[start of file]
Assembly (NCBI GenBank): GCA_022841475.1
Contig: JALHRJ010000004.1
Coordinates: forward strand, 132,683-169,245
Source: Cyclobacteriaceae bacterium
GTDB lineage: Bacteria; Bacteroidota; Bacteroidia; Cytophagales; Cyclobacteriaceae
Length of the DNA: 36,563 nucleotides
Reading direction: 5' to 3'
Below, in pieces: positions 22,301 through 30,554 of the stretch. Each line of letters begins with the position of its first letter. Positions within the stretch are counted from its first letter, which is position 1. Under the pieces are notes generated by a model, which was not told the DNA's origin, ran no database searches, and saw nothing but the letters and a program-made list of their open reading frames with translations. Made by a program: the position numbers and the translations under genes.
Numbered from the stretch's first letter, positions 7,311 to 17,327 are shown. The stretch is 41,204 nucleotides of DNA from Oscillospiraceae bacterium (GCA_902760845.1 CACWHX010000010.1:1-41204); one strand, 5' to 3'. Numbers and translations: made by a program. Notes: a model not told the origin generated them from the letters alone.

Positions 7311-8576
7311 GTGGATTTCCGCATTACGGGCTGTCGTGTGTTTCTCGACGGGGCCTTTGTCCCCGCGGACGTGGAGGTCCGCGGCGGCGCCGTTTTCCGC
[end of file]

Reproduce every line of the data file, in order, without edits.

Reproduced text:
Assembly (NCBI GenBank): GCA_022841475.1
Contig: JALHRJ010000004.1
Coordinates: forward strand, 132,683-169,245
Source: Cyclobacteriaceae bacterium
GTDB lineage: Bacteria; Bacteroidota; Bacteroidia; Cytophagales; Cyclobacteriaceae
Length of the DNA: 36,563 nucleotides
Reading direction: 5' to 3'
Below, in pieces: positions 22,301 through 30,554 of the stretch. Each line of letters begins with the position of its first letter. Positions within the stretch are counted from its first letter, which is position 1. Under the pieces are notes generated by a model, which was not told the DNA's origin, ran no database searches, and saw nothing but the letters and a program-made list of their open reading frames with translations. Made by a program: the position numbers and the translations under genes.
Numbered from the stretch's first letter, positions 7,311 to 17,327 are shown. The stretch is 41,204 nucleotides of DNA from Oscillospiraceae bacterium (GCA_902760845.1 CACWHX010000010.1:1-41204); one strand, 5' to 3'. Numbers and translations: made by a program. Notes: a model not told the origin generated them from the letters alone.

Positions 7311-8576
7311 GTGGATTTCCGCATTACGGGCTGTCGTGTGTTTCTCGACGGGGCCTTTGTCCCCGCGGACGTGGAGGTCCGCGGCGGCGCCGTTTTCCGC